Having recently
fallen apart myself,
I reeked of paper
and pencil dust
when I told him
there were days
I was still surprised
to find legs
carrying me
to the mailbox.

His doctor
told him to
seek solace,
connect with friends.
Mine said simply:

I’d been blessed
to locate a lung
without the heart
to navigate —
but it was the poetry
that pasted me
back together.

©2015, Jen Payne



how do we change?
make room?
or rooms?
is there even room?

is this space infinite
or finite?

can we build additions
into which we pour new foundations?

or rest on settlements
of stone and suffering?

beings of air and light
are never fixed, love

even the ground shifts
beneath our feet



At the intersection
of what was wrong
……I am so sorry.
and what was right
……I have no regrets.
there is the crossing
of love and loss,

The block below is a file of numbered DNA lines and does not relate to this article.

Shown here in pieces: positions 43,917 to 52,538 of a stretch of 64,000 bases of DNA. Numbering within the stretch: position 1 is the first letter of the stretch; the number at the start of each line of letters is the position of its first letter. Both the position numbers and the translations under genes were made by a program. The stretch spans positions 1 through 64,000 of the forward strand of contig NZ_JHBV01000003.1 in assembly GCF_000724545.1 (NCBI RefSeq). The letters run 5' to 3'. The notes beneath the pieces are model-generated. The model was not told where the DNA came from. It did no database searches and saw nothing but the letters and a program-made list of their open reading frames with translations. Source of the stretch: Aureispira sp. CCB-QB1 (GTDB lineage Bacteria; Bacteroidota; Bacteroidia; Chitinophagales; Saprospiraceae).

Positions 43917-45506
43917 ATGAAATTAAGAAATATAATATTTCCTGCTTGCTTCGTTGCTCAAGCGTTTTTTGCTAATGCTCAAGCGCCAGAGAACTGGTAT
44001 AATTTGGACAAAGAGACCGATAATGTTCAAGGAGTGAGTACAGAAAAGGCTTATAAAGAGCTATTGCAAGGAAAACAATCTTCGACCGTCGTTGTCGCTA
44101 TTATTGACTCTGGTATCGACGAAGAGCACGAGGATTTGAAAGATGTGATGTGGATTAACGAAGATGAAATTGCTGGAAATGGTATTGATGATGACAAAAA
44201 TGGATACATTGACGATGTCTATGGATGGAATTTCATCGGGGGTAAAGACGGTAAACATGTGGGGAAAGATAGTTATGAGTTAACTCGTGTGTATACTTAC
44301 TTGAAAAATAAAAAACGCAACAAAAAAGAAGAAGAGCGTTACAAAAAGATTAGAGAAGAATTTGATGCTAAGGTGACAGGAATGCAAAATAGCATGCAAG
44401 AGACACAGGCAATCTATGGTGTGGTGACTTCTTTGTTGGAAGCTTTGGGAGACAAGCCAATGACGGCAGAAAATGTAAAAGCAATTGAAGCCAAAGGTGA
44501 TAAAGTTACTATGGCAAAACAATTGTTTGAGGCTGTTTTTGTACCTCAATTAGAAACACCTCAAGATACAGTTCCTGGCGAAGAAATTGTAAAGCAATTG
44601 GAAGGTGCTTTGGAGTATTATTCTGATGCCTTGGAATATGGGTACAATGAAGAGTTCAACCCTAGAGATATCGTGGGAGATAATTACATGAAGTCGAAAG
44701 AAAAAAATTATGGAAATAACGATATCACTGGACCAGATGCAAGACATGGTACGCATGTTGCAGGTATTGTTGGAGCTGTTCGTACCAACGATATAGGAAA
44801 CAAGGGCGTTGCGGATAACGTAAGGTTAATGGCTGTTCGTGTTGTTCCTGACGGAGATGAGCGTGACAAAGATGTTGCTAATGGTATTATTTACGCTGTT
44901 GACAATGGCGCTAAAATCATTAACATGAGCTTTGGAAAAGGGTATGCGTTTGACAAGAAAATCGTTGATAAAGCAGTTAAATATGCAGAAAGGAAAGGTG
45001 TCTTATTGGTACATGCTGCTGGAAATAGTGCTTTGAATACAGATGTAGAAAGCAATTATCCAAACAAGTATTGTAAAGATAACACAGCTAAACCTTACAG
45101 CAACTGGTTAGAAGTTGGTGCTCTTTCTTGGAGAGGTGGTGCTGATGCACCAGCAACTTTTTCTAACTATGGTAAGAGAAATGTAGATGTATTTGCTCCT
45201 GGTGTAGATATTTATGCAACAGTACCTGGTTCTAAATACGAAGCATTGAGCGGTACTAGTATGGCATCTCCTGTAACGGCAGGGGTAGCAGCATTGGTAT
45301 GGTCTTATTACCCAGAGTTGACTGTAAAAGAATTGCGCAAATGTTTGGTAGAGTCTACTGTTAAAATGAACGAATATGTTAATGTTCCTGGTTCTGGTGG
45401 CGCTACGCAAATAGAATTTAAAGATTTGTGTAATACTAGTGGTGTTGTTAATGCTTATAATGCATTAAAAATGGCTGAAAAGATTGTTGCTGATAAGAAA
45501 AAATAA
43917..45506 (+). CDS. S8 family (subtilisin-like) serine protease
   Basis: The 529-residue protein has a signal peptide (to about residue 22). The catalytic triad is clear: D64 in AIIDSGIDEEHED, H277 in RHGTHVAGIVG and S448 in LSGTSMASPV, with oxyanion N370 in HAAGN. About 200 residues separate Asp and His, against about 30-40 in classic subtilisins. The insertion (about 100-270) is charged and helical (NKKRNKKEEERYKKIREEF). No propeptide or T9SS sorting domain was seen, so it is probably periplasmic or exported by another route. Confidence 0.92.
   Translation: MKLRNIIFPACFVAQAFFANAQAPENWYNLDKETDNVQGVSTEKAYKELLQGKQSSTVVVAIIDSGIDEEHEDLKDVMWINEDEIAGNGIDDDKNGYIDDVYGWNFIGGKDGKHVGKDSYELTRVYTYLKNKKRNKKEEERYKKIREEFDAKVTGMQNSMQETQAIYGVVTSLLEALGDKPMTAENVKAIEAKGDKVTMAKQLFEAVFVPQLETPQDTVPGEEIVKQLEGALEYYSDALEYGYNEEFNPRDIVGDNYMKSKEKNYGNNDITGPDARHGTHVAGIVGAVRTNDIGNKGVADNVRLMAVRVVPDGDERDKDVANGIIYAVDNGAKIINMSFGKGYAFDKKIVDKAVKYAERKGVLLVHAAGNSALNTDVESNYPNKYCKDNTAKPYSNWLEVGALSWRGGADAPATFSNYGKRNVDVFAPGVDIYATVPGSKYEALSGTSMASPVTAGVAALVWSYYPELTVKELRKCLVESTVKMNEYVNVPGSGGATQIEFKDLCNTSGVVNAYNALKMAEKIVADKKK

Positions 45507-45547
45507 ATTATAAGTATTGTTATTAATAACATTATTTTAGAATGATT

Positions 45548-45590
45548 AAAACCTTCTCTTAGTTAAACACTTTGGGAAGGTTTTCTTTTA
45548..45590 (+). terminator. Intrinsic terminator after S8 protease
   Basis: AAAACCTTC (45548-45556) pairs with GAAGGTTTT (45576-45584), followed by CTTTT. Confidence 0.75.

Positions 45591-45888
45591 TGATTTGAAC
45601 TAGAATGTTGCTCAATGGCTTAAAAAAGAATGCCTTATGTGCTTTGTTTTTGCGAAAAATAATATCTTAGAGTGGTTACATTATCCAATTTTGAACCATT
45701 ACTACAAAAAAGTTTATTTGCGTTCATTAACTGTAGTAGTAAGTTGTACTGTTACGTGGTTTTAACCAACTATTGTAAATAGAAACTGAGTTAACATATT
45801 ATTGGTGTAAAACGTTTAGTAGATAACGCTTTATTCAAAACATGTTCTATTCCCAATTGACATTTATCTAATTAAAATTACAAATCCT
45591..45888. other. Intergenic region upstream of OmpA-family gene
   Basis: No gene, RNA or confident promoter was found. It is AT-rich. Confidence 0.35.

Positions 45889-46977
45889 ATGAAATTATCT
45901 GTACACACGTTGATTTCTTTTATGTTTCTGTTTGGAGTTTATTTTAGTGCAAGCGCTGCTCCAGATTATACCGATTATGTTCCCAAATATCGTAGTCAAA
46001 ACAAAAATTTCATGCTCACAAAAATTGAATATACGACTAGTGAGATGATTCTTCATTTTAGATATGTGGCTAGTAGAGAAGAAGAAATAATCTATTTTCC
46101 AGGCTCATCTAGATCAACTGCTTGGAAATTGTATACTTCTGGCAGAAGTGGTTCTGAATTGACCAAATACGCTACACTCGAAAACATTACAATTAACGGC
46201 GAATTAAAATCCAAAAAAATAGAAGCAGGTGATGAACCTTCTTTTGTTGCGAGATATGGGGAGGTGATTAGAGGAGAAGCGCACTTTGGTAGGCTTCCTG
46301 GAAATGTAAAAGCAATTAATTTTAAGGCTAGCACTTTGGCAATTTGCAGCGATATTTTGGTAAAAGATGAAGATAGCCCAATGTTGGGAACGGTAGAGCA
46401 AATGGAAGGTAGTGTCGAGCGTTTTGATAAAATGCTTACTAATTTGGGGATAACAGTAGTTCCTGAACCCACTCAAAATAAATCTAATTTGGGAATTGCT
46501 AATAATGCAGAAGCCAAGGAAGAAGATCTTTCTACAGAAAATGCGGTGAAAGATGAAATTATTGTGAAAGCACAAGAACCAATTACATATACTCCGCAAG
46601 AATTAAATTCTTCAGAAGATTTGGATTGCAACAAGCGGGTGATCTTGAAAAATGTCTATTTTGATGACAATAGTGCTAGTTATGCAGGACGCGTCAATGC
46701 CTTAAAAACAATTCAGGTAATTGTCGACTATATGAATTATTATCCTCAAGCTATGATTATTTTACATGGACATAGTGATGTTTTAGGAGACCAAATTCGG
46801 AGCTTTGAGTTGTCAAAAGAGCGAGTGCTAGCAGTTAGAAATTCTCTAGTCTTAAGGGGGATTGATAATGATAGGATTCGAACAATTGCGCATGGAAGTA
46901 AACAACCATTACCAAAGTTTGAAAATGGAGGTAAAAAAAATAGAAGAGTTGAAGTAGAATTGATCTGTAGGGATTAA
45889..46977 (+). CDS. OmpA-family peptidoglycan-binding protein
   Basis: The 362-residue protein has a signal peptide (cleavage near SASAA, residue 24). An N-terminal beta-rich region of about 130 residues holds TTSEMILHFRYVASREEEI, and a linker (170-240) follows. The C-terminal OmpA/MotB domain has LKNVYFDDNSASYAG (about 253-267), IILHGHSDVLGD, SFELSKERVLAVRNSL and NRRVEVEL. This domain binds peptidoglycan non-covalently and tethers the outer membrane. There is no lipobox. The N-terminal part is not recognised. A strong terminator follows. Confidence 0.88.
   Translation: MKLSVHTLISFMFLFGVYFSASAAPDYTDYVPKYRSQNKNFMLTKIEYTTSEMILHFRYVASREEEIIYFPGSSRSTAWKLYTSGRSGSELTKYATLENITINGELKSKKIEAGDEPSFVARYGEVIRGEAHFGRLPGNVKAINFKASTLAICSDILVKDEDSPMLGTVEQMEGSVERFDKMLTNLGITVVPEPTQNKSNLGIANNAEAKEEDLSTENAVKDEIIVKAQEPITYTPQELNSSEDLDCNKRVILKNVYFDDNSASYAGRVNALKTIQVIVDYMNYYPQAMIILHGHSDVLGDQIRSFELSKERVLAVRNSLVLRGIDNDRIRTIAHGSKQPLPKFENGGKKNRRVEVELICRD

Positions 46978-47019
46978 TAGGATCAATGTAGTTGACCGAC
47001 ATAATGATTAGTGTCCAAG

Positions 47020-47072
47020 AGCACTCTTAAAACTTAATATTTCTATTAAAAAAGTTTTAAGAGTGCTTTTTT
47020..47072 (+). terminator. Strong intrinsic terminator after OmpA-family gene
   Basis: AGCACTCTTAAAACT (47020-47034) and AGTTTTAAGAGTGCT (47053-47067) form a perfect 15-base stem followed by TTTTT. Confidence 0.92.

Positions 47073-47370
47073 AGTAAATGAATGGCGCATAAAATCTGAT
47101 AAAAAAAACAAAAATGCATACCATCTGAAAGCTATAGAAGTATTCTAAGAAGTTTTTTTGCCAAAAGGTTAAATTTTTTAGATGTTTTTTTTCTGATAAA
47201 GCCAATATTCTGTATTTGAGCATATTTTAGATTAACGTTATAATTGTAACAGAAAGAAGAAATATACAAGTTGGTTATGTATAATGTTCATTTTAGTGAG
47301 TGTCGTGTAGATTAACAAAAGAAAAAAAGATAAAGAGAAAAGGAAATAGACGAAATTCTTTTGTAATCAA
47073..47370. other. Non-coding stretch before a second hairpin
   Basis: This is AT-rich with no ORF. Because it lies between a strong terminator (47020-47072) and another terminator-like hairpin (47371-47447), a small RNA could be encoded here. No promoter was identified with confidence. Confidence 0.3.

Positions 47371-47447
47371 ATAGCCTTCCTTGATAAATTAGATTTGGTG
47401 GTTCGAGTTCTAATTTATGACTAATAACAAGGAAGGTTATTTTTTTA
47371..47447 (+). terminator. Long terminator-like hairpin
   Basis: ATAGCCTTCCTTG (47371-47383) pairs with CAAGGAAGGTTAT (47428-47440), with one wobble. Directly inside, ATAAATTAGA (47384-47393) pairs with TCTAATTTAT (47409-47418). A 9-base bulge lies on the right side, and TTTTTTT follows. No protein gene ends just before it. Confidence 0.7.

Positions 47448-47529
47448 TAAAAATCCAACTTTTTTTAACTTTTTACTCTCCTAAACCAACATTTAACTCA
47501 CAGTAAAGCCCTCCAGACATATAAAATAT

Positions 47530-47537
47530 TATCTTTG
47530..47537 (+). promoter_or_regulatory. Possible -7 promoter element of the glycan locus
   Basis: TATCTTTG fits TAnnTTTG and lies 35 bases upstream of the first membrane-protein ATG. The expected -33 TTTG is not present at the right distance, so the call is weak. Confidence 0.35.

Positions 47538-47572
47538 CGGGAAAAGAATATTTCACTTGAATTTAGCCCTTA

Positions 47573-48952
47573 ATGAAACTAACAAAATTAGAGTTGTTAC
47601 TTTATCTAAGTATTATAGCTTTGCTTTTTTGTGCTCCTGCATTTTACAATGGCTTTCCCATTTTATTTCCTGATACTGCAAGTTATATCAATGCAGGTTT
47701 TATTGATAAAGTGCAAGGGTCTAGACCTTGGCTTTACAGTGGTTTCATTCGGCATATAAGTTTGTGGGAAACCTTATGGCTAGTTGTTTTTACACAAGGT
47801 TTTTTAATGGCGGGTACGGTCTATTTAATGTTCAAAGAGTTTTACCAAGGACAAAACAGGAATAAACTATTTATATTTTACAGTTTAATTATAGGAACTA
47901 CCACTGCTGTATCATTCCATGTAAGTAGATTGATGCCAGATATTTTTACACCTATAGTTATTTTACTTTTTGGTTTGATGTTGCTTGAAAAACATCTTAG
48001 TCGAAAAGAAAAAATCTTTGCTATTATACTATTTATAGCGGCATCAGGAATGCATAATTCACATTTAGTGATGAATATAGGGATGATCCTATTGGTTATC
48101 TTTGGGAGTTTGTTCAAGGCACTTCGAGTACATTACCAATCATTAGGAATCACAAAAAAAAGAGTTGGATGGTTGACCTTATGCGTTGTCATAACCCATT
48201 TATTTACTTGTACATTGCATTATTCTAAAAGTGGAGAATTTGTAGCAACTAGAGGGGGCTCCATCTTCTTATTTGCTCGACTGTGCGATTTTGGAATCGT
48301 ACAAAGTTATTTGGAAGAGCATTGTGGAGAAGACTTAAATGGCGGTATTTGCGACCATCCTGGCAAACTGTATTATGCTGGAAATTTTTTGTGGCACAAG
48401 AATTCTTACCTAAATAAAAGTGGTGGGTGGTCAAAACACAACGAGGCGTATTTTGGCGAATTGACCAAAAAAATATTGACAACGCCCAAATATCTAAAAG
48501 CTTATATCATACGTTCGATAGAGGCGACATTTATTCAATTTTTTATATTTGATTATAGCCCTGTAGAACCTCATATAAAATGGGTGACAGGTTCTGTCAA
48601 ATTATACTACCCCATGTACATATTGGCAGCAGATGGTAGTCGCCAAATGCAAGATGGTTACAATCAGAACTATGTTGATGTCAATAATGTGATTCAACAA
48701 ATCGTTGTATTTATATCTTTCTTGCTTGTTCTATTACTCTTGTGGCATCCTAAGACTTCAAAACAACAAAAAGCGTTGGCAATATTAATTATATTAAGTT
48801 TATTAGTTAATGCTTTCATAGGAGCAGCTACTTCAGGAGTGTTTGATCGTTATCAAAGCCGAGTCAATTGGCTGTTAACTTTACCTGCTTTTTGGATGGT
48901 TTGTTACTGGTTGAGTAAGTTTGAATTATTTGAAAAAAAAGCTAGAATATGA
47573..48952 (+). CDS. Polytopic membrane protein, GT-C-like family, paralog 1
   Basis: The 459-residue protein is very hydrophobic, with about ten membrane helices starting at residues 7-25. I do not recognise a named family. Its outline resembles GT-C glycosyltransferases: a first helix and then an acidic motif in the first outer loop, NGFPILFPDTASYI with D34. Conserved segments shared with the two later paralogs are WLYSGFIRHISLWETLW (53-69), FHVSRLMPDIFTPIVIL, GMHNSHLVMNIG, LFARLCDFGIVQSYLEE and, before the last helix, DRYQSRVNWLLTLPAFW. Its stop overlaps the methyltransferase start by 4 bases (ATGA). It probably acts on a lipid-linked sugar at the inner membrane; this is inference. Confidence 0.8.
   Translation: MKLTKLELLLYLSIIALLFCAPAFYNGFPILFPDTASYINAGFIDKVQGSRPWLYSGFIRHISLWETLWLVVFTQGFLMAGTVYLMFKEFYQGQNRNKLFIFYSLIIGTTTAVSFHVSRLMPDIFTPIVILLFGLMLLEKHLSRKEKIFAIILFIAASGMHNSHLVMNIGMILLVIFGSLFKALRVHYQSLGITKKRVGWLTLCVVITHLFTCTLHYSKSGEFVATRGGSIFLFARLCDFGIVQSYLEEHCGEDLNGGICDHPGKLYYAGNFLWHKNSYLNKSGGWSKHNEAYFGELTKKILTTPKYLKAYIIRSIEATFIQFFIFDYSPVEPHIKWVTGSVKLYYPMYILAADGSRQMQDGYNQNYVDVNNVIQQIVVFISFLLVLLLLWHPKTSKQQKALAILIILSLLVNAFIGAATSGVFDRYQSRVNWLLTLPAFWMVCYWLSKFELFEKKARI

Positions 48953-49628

of sorrow and great affection —
a stand-still moment:

the call to pause

the world moves past

the clock ticks

and in the gesture
of a wave,
we tell secrets
……touch time.

the slow migration of love


She tells me there is no escape from this. It’s in my genes.

And while she goes on about brains and chemistry and the natural proclivity of species to procreate, I wonder…

Do birds redefine the space between wings to accommodate a change in flight so late in the season?

Do bees make sacrifices in the general order of things to find the sweetness of honey even as the days shorten?

Does the Monarch wax nostalgic for past lives, when it was everything — and nothing — but this?

The Word (Woman Bird), Max Ernst